Funding from Acumen’s investment will allow Avani to scale to 20 power plants in the area with each 120 kW Avani gasification plant serving approximately 3,000 people.

When Bihar got a bi-lateral facelift

Manoj Sinha, the electrical engineer hailing from Bihar but living it up in New York, had myriad sleepless nights imagining his own village unelectrified.


“Our country doesn’t have enough power generation capacity; we don’t have excess power. Four hundred million people in India, mostly spread across roughly 125,000 villages, are without electricity, which makes our country one the largest population of unserved people. Twenty per cent of that population resides in Bihar. The supply side of the equation is definitely lacking. Overall, 85% of the state’s residents are not connected to the state’s electric grid. Distribution is also taken for granted for people who get it. They think it is for free; so if a supplier keeps pumping electricity, without getting their due payments, you are bound to withdraw. The vicious cycle thus continues,” explains Manoj.That was when he decided to think up a solution, albeit keeping his day job. It was when his friend and Co-Founder Gyanesh Pandey quit his job as CEO of a company, that Manoj decided he needed to be all-in, too.

“That was a pivotal point. I could have stayed back and made millions, but decided to return because this way, I know I will die a more peaceful death knowing I tried,” recalls Manoj, of choosing the road not taken.

Altogether three co-founders, the third being Ratnesh Yadav, stared tinkering with different technologies, and stumbled upon Gasification, which was written off by people because it was ahead of its time, and had certain failures, without people having given it another chance to get to the root cause of the problem and fix it accordingly.

“We dabbled with solar at the start, which was turning out too expensive at the time. So, instead, we decided to mobilise local resources, and arrived upon biomass as the way to go. While we were at it, we knew we had to have a plant that was simple, so that locals themselves could run it, considering hiring high-calibre engineers to come down from cities for running these power plants was not viable,” Manoj says.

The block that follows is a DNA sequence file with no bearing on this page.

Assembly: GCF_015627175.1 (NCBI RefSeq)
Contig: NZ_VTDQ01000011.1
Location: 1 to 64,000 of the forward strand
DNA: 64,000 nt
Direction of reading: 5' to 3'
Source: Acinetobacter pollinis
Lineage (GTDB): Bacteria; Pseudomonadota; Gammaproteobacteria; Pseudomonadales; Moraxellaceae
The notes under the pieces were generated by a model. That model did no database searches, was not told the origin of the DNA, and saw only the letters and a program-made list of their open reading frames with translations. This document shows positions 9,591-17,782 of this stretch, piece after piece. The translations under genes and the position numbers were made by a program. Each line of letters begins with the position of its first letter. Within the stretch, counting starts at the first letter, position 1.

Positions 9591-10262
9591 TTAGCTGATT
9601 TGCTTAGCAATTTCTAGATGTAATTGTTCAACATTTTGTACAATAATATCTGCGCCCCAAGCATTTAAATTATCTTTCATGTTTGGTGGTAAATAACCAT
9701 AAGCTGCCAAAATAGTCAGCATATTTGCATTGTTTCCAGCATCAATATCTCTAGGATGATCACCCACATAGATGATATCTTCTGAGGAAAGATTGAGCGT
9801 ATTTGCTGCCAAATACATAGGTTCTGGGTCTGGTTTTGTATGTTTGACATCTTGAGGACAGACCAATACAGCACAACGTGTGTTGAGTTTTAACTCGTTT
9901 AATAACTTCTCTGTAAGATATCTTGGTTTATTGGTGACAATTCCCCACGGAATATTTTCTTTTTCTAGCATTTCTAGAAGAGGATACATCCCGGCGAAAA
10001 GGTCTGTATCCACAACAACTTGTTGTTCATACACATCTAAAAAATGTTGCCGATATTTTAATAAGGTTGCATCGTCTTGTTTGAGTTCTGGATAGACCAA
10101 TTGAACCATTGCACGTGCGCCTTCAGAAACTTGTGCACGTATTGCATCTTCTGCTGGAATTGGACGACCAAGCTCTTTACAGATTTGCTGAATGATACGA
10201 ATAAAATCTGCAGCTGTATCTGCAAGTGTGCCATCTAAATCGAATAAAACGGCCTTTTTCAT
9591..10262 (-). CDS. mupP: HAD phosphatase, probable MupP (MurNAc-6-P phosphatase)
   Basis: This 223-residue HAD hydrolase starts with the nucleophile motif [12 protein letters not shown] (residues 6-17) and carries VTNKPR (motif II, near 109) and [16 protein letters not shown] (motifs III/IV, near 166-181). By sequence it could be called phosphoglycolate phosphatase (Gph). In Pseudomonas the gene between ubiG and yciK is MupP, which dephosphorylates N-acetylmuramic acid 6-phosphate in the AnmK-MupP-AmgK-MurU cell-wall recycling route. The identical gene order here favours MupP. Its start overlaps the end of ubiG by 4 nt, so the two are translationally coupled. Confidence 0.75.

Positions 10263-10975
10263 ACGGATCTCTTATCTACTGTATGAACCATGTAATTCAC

What was best available around them to constitute the biomass was husks of rice, Bihar’s staple diet, that came as waste from rice hullers. Besides, wheat husks and corn cobs were also harnessed. Their experiment flourished beyond expectations, and they scaled their operations by setting up 84 such small indigenous 25 KW plants, which generate power six hours a day for 340 days a year. Each plant serves around 400 households, and in all, they electrified 300 villages and touched the lives of over 200,000 people.

They also received UNFCCC certification for reducing the carbon imprint by eliminating the use of 42,000 litres of kerosene and 18,000 litres of diesel, and preventing 215 tons of carbon emissions yearly, which also significantly reduces indoor air pollution and improves health conditions in rural areas.


When we started, this sector of mini-grid was unheard of at the time. We provide a service that the government cannot in remote areas. “People pay bills regularly, unlike how they defaulted with the government, because we deliver what we promise. They now have electricity for 95 per cent of the time between 8 am and 10 pm.”Now, they have entered the solar market again as costs have reduced. With this dual technology, they will become the first company to supply two forms of clean energy to rural households round the clock, with solar powering their day, and husk energy lighting their nights.

They also monetise the waste of the waste, that is, the residue generated after processing the biomass, by recruiting 50 women at every plant who make incense sticks out of the matter discarded. This is further retailed to cities in Bihar, under the brand name ‘Ganga Agarbattis’, to enable an inward flow of cash from urban to rural areas.

“Providing a means of livelihood to women fundamentally changes the family dynamics. When a woman is empowered to fend for her family, she is more respected and gains more bargaining power.”